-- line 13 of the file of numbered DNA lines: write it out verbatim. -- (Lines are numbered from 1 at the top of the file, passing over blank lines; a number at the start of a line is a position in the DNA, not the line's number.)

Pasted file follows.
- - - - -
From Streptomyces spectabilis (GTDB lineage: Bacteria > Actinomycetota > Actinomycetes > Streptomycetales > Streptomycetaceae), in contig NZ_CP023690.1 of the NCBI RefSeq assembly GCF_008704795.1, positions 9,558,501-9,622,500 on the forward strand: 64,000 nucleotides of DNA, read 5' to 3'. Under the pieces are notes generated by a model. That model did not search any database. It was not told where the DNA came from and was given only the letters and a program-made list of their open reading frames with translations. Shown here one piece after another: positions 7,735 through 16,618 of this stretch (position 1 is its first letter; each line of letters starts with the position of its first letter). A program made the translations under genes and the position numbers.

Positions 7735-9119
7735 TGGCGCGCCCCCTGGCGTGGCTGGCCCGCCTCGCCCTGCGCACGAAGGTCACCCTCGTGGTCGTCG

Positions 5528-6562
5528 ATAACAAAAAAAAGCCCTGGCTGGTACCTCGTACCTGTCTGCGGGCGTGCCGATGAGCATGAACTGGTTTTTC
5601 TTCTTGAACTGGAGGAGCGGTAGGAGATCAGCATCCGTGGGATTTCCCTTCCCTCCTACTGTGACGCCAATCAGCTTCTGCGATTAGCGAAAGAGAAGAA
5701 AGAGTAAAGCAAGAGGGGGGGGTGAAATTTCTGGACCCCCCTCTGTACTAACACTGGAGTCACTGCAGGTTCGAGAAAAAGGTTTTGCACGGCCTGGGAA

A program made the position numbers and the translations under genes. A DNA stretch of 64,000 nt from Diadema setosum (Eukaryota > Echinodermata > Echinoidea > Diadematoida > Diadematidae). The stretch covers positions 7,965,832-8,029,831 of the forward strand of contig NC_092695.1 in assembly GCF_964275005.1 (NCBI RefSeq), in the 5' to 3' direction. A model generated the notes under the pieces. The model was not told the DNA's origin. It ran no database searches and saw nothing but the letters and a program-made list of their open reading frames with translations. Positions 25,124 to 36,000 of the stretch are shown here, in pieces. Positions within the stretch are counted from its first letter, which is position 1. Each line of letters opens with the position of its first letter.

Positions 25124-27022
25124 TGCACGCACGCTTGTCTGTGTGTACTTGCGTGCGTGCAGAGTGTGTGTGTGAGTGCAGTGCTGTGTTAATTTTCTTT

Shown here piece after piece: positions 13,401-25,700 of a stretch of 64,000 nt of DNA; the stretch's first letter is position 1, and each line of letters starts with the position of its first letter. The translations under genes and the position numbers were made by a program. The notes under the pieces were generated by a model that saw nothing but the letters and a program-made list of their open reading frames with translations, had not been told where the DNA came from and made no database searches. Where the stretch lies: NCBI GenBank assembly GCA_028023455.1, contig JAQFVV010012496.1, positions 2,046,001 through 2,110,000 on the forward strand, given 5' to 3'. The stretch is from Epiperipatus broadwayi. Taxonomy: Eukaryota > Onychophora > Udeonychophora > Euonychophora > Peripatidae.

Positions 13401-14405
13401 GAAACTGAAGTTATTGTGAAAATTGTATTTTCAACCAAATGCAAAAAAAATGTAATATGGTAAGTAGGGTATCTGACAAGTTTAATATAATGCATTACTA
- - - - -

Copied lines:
13401 GAAACTGAAGTTATTGTGAAAATTGTATTTTCAACCAAATGCAAAAAAAATGTAATATGGTAAGTAGGGTATCTGACAAGTTTAATATAATGCATTACTA